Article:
Resolving Phylogenetic and Taxonomic Conflict in Begonia

Wisnu Ardi, Lucia Campos-Dominguez, Kuo-Fang Chung, Wen-Ke Dong, Eleanor Drinkwater, Danny Fuller, Janet Gagul, George Garnett, Deden Girmansyah, William Goodall-Copestake, Mark Hughes, Eliane Jacques, Orlando Jara-Muñoz, Julia Sang, Catherine Kidner, Ruth Kiew, Nikhil Krishna, Rosalie Li, Lakmini Marasinghe, Mya MawChe Lin, Peter Moonlight, Hiep Nguyen, Hieu Nguyen, Thamarat Phutthai, A Pradeep, Sangeeta Rajbhandary, Rosario Rubite, David Scherberich, Keooudone Souvannakhoummane, Madhavi Sreenath, Mark Tebbitt, Daniel Thomas, Tian Daike, Yu-Hsin Tseng, Hannah Wilson

Research output: Contribution to journalArticlepeer-review

Abstract

Begonia is the world’s fastest-growing genus and a focus of intense taxonomic research. To support this, a stable and useful sectional classification is needed. This paper reviews the feasibility and challenges of creating an infrageneric classification for Begonia based on phylogenetic data, and how to overcome phylogenetic and taxonomic conflict. In particular, it (i) tests genus-wide patterns of incongruence between phylogenies based on the nuclear, chloroplast and mitochondrial genomes; (ii) explains organelle inheritance and its contribution to phylogenetic incongruence, and (iii) presents a manifesto for a workable and stable subgeneric classification in light of the above and lays the foundation for a collaborative Begonia Phylogeny Group.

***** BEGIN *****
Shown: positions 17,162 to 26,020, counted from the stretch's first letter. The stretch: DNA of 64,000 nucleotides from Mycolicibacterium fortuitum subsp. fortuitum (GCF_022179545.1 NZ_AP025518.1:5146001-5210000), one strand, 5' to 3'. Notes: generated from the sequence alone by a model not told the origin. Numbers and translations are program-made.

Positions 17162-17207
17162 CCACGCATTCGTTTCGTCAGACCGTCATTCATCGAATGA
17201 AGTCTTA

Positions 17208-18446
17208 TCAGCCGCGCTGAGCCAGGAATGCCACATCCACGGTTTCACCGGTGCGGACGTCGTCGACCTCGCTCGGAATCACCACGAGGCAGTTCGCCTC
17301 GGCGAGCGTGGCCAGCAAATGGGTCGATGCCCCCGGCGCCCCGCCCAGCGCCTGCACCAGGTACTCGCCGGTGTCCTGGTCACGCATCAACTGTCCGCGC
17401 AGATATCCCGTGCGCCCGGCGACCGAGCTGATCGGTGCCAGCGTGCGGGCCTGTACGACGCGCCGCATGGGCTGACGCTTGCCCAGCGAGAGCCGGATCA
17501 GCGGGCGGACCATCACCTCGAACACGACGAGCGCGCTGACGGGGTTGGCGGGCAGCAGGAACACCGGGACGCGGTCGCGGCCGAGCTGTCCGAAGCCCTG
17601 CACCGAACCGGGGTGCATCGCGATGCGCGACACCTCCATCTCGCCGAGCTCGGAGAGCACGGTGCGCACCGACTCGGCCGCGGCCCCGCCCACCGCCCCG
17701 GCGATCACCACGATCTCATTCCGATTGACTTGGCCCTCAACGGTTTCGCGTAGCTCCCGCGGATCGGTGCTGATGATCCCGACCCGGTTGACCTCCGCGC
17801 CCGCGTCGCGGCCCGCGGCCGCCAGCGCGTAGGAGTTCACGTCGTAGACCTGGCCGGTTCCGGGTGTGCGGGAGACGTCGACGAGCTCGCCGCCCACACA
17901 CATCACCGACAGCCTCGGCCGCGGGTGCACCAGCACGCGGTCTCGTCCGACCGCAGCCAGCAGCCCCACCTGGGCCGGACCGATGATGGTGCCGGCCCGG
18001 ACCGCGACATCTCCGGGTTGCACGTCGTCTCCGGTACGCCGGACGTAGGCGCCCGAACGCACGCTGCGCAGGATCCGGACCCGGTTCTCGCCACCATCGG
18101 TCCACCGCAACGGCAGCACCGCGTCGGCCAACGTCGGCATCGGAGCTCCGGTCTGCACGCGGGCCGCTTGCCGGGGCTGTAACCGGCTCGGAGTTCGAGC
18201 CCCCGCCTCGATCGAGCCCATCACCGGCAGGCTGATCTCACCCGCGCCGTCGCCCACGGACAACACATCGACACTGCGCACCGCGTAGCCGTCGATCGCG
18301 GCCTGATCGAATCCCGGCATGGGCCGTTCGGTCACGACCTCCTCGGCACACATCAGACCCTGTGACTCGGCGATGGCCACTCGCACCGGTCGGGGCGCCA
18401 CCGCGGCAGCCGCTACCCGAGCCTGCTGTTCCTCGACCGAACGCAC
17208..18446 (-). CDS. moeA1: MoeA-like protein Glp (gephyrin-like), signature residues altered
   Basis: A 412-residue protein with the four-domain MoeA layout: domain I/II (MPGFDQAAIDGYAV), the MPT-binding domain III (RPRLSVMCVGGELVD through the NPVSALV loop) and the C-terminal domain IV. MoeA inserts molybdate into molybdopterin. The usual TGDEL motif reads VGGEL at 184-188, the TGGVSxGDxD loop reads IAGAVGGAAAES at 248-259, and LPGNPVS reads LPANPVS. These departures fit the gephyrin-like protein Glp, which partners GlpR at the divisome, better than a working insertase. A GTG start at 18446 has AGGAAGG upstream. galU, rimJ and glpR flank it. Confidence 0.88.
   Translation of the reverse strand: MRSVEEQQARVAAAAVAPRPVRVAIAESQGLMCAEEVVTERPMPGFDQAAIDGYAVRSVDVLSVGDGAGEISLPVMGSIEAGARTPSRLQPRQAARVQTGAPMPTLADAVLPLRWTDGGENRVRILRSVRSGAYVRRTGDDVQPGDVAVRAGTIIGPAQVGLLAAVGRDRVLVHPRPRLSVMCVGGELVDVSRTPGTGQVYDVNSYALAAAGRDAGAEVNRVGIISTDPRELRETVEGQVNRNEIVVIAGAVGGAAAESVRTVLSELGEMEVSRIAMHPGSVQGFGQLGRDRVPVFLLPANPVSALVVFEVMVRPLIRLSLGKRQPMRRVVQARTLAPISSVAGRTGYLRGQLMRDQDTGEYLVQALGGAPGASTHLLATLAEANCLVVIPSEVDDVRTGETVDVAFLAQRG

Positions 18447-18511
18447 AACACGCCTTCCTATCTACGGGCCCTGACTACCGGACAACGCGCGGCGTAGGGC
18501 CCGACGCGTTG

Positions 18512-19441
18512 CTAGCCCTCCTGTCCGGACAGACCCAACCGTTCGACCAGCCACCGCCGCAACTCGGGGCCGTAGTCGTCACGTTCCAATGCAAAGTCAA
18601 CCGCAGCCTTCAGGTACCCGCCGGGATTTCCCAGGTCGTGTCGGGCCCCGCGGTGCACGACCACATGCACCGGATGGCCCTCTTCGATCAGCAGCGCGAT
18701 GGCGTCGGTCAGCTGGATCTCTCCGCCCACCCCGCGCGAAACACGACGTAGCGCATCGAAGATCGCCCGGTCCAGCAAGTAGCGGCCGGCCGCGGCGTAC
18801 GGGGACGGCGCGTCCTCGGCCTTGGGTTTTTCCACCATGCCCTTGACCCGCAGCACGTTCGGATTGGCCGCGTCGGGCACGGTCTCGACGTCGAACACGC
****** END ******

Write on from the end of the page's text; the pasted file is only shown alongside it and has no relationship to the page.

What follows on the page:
Original languageEnglish
Number of pages28
JournalEdinburgh Journal of Botany
Volume79
DOIs
Publication statusPublished - 18 Aug 2022

Keywords

  • classification
  • taxonomy

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